That's where their name came from. But they're the team that's in charge of like Seth Godin's blog, moving him over from, I, I forget where he was before over to WordPress and somebody like Tim Ferris, like their website is on there, and just some big name people that we have taken the initiative to reach out to and then build their sites in WordPress.

Anyways, I wanted to ask him, how, how do you make a child theme or, or child themes even a thing with full site editing themes? And he [00:10:00] basically said that with the magic of full site editing, you can quickly build themes with little to no coding.

And here are the steps to build a new theme using the full site editing mode. So you first start by installing the theme that you're gonna start with. So whether that be 2023, whether that be 2022, those are the two that are block themes, from recent WordPress releases, or a whole slew of them that are out there that are block-based themes.

You basically install them and then you have to install a plugin called Create Block theme plugin. And so you activate that plugin. It's another plugin on the WordPress repository that is built by the wordpress.org folks, so that's all good.

They're the ones that created this. But basically, you go in and you activate this plugin, then go to appearance, and then create block theme in the WP admin. So then you'll choose, let's say for example, we're gonna use 2023 as our base option, and then we'll choose Clone 2023. And then you fill in the new theme details, and then you click on generate.

And it is to be noted [00:11:00] that when I tried this on a local install of WordPress, so like running with Local by Flywheel, it didn't work. For some reason, I couldn't generate this new clone file, but I could, if my ho my site was hosted on Pressable, I could just go over there, I could install the plugin and I could generate it.

Just no problem. So I'm not exactly sure why that is. But that's one nuance that I came across. So you install the clone theme and you activate it, and then you start building out your theme. In the site editor, you can modify your templates, your template parts, your settings, your colors, your typography, all the styles that we talked about last week, and then from time to time, go back to the create block theme settings page and save your changes.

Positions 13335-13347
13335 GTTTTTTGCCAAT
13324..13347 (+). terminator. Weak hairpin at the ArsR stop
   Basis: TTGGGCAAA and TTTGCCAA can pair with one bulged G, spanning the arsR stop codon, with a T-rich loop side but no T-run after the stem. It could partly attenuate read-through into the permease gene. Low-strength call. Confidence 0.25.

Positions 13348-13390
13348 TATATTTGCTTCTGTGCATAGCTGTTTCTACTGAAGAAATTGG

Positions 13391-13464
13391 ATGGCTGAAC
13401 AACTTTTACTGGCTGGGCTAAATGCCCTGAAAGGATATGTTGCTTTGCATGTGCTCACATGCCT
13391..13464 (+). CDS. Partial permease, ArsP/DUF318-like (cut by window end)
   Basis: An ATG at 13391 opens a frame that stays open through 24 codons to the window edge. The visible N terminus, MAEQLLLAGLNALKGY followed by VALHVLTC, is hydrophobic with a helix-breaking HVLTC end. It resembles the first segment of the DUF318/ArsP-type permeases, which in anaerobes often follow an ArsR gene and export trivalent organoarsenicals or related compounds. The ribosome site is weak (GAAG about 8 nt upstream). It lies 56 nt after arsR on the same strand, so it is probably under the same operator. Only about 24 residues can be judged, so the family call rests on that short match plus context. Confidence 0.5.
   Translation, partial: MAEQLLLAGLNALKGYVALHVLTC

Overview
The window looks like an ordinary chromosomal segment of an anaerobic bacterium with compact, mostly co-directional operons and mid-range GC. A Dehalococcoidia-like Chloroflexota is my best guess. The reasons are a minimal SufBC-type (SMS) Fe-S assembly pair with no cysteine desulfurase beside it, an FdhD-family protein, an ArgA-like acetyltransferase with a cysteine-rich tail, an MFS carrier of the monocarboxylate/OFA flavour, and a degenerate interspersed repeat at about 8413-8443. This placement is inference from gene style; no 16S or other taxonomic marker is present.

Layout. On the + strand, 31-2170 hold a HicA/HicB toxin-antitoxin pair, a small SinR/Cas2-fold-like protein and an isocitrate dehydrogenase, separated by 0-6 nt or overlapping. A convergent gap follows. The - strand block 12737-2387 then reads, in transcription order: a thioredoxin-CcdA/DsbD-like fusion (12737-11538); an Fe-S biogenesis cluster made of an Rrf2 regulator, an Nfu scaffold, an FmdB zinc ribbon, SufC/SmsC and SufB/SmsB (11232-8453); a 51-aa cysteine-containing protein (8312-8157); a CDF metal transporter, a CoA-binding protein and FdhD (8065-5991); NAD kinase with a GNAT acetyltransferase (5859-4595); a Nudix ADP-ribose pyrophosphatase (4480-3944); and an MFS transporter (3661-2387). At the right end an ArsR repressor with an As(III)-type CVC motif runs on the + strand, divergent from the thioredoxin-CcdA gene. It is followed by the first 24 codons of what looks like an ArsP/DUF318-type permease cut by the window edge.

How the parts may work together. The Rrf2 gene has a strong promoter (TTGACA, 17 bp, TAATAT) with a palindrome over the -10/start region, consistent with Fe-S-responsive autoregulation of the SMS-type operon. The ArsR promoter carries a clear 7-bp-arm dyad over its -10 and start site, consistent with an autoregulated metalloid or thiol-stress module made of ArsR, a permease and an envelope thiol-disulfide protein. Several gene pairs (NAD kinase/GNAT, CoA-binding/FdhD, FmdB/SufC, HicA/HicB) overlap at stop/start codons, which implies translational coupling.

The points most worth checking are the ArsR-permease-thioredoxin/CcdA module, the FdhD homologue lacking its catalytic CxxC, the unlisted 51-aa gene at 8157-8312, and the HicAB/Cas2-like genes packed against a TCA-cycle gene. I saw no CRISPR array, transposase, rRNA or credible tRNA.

And then using to overwrite whatever you named your theme option, and you'll write the changes to the theme files. And that is basically it. And that's what you do. It's really neat. And the fact that you can customize everything from the dashboard and then you can rewrite those settings back into your quote unquote child theme.

And then you can essentially, if you wanted to, like say for example, like you have some very standard colors that you use and you build a lot of [00:12:00] websites that are very similar or you know, there's something that you want to do repeatedly. What you can do is you can create this, you know, customize it once, create the clone of the block theme, and then save the options, and then download that theme and then start building from there.

So I think that's pretty neat and it's pretty cool what you can do. The other thing that you can do once you have this theme created, and I don't know why you do this. This is kinda the way I was experimenting with it a little bit, but I was able to go in and when you're in the full site editing mode over on the colors panel, you can start putting in your own colors.

Like, oh, the primary color is going to be blue or red or green or whatever. Like, you can pick that from the color picker, but you can also open up if you're developing locally. What I did was I opened up vs code and I opened it up to that clone theme that I had created.

There's a file inside there called the theme.json file, and it basically contains all of the data and all of the information for your theme. So you can go in there and you can say what these base colors are gonna be. Like you can set it to be base or contrast, or primary or secondary, tertiary.[00:13:00]